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15 Nov 18. The Pentagon failed its audit, but officials aren’t surprised. The U.S. Department of Defense “failed” its first-ever audit, expected to be released Thursday, according to its No. 2 official. But Deputy Secretary of Defense Patrick Shanahan isn’t surprised at the result, saying it was widely expected the audit would find issues. The audit, concluded through the DoD’s Office of Inspector General, has long been sought by lawmakers and good-government groups.
“We never thought we were going to pass an audit, right? Everyone was betting against us that we wouldn’t even do the audit,” Shanahan told reporters Thursday at the Pentagon.
“Some of the compliance issues are irritating to me because the point of the audit is to drive better discipline in our compliance with our management systems and our procedures,” he added. “Some of those things frustrated me because we have a job to do and just have to follow our procedures.”
Among those issues are what Shanahan called “inventory accuracy,” or issues where the central database at the Pentagon identified inventory that simply wasn’t there in the real world. He also hit on the need to be “better” at cybersecurity compliance and discipline.
The audit officially launched last December, much to the relief of long-annoyed members of Congress.
A 1990 law passed by Congress required audits for all government agencies. But the Pentagon has been the sole holdout, with leadership across several administrations arguing the building is too large and has too many systems that don’t link up, to give any kind of helpful result that would be worth the cost.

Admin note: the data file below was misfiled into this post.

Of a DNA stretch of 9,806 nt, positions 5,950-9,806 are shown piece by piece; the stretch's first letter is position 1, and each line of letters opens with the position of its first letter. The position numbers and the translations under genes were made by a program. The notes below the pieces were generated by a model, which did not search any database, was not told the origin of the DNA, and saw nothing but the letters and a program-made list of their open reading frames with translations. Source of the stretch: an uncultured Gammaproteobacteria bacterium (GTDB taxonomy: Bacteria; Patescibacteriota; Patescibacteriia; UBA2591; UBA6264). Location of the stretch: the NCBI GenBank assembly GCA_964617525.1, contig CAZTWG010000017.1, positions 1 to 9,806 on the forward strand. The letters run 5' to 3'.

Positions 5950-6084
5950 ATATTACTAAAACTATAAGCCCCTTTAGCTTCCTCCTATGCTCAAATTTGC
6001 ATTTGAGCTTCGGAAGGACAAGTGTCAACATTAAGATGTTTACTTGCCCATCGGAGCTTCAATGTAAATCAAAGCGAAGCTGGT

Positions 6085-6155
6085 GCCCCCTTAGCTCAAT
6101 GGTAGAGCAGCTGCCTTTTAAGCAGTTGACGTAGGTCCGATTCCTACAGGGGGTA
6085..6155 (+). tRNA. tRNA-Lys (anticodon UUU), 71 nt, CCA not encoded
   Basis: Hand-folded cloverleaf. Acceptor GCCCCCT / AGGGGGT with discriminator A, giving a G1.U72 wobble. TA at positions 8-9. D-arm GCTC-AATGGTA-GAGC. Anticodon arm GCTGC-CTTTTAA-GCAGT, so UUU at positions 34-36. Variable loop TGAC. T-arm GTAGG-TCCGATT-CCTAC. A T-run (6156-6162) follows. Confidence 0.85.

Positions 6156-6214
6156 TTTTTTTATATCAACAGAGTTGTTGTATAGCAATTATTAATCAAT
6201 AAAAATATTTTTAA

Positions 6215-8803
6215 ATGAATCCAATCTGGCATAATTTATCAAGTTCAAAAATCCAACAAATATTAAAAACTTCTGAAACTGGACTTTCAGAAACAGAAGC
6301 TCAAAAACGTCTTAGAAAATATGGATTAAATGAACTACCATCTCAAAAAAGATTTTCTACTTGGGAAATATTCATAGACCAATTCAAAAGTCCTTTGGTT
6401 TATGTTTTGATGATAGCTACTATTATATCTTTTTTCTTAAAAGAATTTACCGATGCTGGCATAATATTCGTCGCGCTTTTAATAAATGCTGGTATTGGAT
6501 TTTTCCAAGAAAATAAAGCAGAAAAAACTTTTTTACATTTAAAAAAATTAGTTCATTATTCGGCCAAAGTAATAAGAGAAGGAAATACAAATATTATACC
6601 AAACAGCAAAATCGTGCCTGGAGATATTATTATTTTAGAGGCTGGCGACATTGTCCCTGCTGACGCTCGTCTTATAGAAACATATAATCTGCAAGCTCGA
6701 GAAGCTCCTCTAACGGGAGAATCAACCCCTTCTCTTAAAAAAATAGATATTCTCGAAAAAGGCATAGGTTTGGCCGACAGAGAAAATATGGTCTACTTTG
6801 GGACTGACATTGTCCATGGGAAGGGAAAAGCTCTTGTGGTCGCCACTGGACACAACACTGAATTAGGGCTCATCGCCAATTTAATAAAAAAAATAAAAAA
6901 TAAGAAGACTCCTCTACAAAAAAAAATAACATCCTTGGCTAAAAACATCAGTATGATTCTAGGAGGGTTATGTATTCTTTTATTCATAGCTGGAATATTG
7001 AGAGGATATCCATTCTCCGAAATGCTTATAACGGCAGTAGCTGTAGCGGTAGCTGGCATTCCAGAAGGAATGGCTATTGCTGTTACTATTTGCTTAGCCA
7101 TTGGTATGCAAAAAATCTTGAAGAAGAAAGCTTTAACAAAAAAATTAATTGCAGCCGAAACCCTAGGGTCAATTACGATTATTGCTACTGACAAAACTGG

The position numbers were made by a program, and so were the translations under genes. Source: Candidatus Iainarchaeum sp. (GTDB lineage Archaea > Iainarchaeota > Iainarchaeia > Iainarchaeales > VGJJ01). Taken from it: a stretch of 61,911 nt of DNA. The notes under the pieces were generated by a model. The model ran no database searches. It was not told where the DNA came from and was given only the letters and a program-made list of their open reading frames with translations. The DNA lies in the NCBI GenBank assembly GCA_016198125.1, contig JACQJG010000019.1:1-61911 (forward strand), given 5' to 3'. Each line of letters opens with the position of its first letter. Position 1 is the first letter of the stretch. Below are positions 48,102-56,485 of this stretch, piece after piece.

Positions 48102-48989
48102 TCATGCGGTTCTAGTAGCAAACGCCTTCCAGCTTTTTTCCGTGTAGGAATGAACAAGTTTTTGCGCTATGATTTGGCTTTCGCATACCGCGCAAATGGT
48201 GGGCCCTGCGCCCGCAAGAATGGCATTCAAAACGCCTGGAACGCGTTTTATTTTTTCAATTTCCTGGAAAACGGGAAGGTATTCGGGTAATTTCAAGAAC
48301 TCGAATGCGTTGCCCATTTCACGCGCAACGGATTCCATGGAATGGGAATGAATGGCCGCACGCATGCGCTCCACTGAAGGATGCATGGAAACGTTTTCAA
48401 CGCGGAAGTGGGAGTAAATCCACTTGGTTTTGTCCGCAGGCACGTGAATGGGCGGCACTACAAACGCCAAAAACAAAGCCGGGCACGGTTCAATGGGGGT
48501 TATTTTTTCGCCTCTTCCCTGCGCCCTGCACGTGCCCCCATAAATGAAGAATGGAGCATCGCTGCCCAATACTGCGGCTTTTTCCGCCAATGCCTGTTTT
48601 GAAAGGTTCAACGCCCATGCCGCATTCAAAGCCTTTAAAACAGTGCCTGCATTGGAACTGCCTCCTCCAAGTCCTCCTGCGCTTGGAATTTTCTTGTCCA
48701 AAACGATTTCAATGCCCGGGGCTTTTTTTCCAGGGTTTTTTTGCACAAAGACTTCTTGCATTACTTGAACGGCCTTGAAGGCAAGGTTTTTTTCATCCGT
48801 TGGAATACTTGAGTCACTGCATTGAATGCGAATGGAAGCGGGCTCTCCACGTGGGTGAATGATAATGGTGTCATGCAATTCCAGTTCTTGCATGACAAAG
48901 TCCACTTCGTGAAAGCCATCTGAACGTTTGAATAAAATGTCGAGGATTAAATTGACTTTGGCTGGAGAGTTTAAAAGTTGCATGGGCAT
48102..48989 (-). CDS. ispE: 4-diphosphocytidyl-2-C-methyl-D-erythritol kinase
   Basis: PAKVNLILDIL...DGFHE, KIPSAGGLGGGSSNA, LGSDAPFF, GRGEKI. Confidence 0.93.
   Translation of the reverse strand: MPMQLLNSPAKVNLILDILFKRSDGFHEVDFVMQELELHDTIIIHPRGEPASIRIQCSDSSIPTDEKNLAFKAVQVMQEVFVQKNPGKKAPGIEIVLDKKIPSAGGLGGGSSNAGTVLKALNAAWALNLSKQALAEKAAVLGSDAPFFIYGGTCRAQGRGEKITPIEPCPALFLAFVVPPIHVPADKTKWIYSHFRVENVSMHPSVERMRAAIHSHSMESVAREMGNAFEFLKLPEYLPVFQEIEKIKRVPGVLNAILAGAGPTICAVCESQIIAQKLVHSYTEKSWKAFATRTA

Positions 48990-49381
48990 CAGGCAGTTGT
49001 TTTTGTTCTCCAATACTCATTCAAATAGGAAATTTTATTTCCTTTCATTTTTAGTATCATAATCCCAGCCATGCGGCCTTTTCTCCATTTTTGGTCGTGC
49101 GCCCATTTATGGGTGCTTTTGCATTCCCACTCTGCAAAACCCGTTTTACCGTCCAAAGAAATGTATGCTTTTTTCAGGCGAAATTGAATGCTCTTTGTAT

However, the Trump administration made auditing the Pentagon one of its early goals. Hiring David Norquist as the department’s chief financial officer and comptroller, a decade after he completed the first-ever audit of the Department of Homeland Security, was seen as a step in the right direction.
Norquist told Defense News in late 2017 that the audit would greatly benefit the department, but not only through financial results — he expected to see new reams of data emerge from the process.
“As you make progress on the audit and get more reliable financial information, there are cool things you can do with data analytics,” Norquist said then. “You use data analytics to analyze databases to find trends and patterns. If it’s reliable, then you can use that to drive a lot of changes.”
Speaking more recently, Norquist added that auditors are looking at cybersecurity flawsin the department’s IT systems.
Asked whether he was concerned about public reaction to the audit failure, Shanahan encouraged the focus to be on the fact that an audit of a $2.7trn organization could even be completed.
“If I’m a taxpayer, what I want to see is: ‘You did the audit, you have all these findings. How long is it going to take for you to fix those?’” he said. “Then show me next year it takes less to audit and you have fewer findings.” (Source: Defense News)